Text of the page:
The pressure-overload model of cardiac hypertrophy was established by transverse aortic constriction (TAC) (9). Adult mice (C57BL/6, 8 weeks old), weighing 20-25 g, were anaesthetized with pentobarbital sodium (50 mg/kg; intraperitoneal injection; n=12) (10). To confirm anesthesia, the absence of withdrawal reflex in response to a tail pinch was observed. The mice were placed in the supine position. Following successful endotracheal intubation, the cannula was connected to a volume-cycled rodent ventilator. To identify the thoracic aorta, the chest was opened. Then, a 5-0 silk suture was placed below the transverse aorta and tied around a 26-gauge blunt needle, which was subsequently removed. The sham group underwent the aforementioned procedure, but did not receive a 5-0 silk suture. The chest was closed and the animals were maintained under ventilation until autonomic breathing successfully recovered. After 4 weeks, surviving animals (all but one mouse, which died during TAC surgery, survived) were analyzed by echocardiography and killed by cervical dislocation. The hearts were quickly harvested and incubated in 4% paraformaldehyde at room temperature for 20 min or dissected into the left ventricle (LV), right ventricle and ventricular septum, which were rapidly frozen in liquid nitrogen and stored at -80˚C for subsequent analyses.

The mice that survived 24 h after operation (n=10 mice per group) were observed for 4 weeks. The survival rate of 10 C57BL/6 mice in sham group was 100%. Only one of the 10 C57BL/6 animals undergoing TAC operation died (survival rate for TAC, 90%). The heart and body weight (HW/BW) ratio was compared between the TAC group and sham group.

Angiotensin II (AngII) infusion-induced animal model of cardiac hypertrophy

A mouse model (C57BL/6, 8 weeks old, weighing 20-25 g) of AngII (1.46 mg/kg/day for 28 days) infusion-induced cardiac hypertrophy was established (11). Control group mice (C57BL/6; 8 weeks old; weight 20-25 g) were injected daily via intraperitoneal administration with PBS (100 µl for 28 days). Mice were anaesthetized via intraperitoneal administration of sodium pentobarbital (50 mg/kg) (10). To confirm the anesthesia, the absence of a reflex in response to a foot squeeze was observed. Then, an AngII mini-osmotic pump (Alzet model 2002; Cupertino) was used. The body temperature was maintained at 37±0.5˚C during the surgery. All mice were euthanized by resection of the heart and decapitation under deep isoflurane anesthesia (5%) (12). Animal hearts were quickly harvested and incubated in 4% paraformaldehyde at room temperature for 20 min or dissected into the LV, right ventricle and ventricular septum, which were rapidly frozen in liquid nitrogen and stored at -80˚C for subsequent analyses. The ratio of HW/BW was compared between the AngII treatment group and controls.

For the control group, all mice (n=10) survived during the experiment, equating to a 100% survival rate in the 10 C57BL/6 mice of the control group. Only one of the 10 C57BL/6 animals undergoing AngII treatment died (survival rate for AngII treated mice, 90%).

Cell culture

One-day-old (n=4 in the same litter for each experiment) mice were born from the wide type 8-10 week-old female adult C57BL/6 mice (Charles River Laboratories). Pups were decapitated using sterile scissors (straight) without anaesthesia and the chest was open along the sternum to allow access to the chest cavity and the heart as previously described (13). Briefly, murine hearts were harvested, placed in ice-cold Hanks' medium and cut into pieces. The tissues were digested with trypsin and type II collagenase at 37˚C for 15 min. The cells were passed through a cell strainer (200 mesh), centrifuged at 1,000 x g for 10 min at room temperature, seeded in Petri dishes and incubated for 2 h at 37˚C. The supernatants containing cardiomyocytes were collected and mixed in DMEM (HyClone; Cytiva). Before treatment with AngII (1 µmol/l) for 24 h, the cells were cultured in DMEM containing 1% FBS for 12 h at 37˚C.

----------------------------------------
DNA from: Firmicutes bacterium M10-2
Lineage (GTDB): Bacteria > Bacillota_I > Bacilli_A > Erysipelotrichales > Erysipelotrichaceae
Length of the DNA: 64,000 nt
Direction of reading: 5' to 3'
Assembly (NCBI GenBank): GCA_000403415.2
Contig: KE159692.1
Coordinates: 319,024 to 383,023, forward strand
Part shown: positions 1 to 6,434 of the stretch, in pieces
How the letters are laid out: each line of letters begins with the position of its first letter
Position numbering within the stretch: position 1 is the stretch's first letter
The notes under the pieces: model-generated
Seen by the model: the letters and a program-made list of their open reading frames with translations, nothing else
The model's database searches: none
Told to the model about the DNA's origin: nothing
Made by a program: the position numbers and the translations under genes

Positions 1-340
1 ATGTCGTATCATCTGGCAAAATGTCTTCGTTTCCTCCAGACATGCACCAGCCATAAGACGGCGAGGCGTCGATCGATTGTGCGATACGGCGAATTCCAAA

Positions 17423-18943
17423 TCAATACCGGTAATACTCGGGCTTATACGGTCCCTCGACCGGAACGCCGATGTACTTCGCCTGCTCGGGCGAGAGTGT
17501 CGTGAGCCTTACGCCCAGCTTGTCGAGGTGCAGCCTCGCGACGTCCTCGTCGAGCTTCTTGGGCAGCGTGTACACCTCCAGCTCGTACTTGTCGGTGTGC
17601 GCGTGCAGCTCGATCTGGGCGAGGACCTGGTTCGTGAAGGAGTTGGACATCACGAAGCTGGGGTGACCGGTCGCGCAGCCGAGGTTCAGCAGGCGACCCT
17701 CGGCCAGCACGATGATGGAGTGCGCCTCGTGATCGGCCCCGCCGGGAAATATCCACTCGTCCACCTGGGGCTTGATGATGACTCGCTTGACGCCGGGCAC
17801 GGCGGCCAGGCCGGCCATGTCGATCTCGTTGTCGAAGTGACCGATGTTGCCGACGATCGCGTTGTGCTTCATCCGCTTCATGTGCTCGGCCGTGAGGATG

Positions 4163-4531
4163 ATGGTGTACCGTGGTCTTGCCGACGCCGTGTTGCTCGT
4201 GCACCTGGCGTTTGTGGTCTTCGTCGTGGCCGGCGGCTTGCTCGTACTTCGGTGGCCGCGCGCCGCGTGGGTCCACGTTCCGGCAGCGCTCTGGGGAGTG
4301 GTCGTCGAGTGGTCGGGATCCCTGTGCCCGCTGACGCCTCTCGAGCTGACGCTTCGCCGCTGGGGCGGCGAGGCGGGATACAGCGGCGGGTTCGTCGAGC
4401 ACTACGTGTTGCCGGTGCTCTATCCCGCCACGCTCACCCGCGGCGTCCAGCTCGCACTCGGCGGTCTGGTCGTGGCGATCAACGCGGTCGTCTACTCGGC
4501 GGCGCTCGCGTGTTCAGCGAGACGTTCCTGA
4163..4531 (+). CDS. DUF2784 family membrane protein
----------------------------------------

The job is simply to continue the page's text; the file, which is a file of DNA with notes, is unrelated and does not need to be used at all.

Measurement of cell surface area

Primary cardiomyocytes were isolated as described above and previously (13) were fixed with 4% paraformaldehyde for 20 min at room temperature, permeabilized with 0.4% Triton X-100 (Beijing Solarbio Science & Technology Co., Ltd.) for 1 h at room temperature and then blocked with 5% goat serum (Beijing Solarbio Science & Technology Co., Ltd.) at 37˚C for 1 h. Then, cells were incubated with anti-sarcomeric alpha actin antibody (1:250; cat. no. ab137346; Abcam) at 4˚C overnight and subsequently with a DyLight 594-conjugated goat anti-mouse antibody (cat. no. A23610; AmyJet Scientific, Inc.) at room temperature for 1 h. Cells were subsequently observed under a fluorescence microscope (magnification, x20).

Echocardiography study

Mice were anesthetized with isoflurane inhalation at the concentration of 2.5% for anesthetic induction and at 1% for anesthetic maintenance (14-16). Echocardiography was performed to evaluate the function of the LV using a MyLab™ Seven VET system (Esaote SpA) equipped with a 10-MHz probe. Parasternal short axis images at the mid-papillary muscle level were recorded in M-mode. The LV dimensions, including LV end-systolic diameter (LVEDs), LV end-diastolic diameter (LVEDd), posterior wall thickness, left ventricular ejection fractions (LVEF), maximum change in left ventricular pressure over time (dp/dtmax, mmHg/s) and minimum change in left ventricular pressure over time (dp/dtmin, mmHg/s) were measured.